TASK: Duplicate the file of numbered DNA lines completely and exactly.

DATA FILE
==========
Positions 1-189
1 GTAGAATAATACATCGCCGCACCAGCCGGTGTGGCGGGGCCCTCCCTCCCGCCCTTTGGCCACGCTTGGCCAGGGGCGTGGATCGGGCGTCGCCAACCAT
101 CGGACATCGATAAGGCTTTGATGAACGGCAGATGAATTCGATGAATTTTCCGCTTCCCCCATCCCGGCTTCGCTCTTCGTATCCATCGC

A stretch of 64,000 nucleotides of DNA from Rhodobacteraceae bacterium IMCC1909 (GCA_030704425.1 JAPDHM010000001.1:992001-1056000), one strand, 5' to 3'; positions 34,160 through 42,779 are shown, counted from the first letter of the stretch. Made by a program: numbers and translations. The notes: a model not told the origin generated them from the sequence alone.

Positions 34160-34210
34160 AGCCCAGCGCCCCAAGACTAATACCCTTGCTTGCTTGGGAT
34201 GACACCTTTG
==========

Positions 1-189
1 GTAGAATAATACATCGCCGCACCAGCCGGTGTGGCGGGGCCCTCCCTCCCGCCCTTTGGCCACGCTTGGCCAGGGGCGTGGATCGGGCGTCGCCAACCAT
101 CGGACATCGATAAGGCTTTGATGAACGGCAGATGAATTCGATGAATTTTCCGCTTCCCCCATCCCGGCTTCGCTCTTCGTATCCATCGC

A stretch of 64,000 nucleotides of DNA from Rhodobacteraceae bacterium IMCC1909 (GCA_030704425.1 JAPDHM010000001.1:992001-1056000), one strand, 5' to 3'; positions 34,160 through 42,779 are shown, counted from the first letter of the stretch. Made by a program: numbers and translations. The notes: a model not told the origin generated them from the sequence alone.

Positions 34160-34210
34160 AGCCCAGCGCCCCAAGACTAATACCCTTGCTTGCTTGGGAT
34201 GACACCTTTG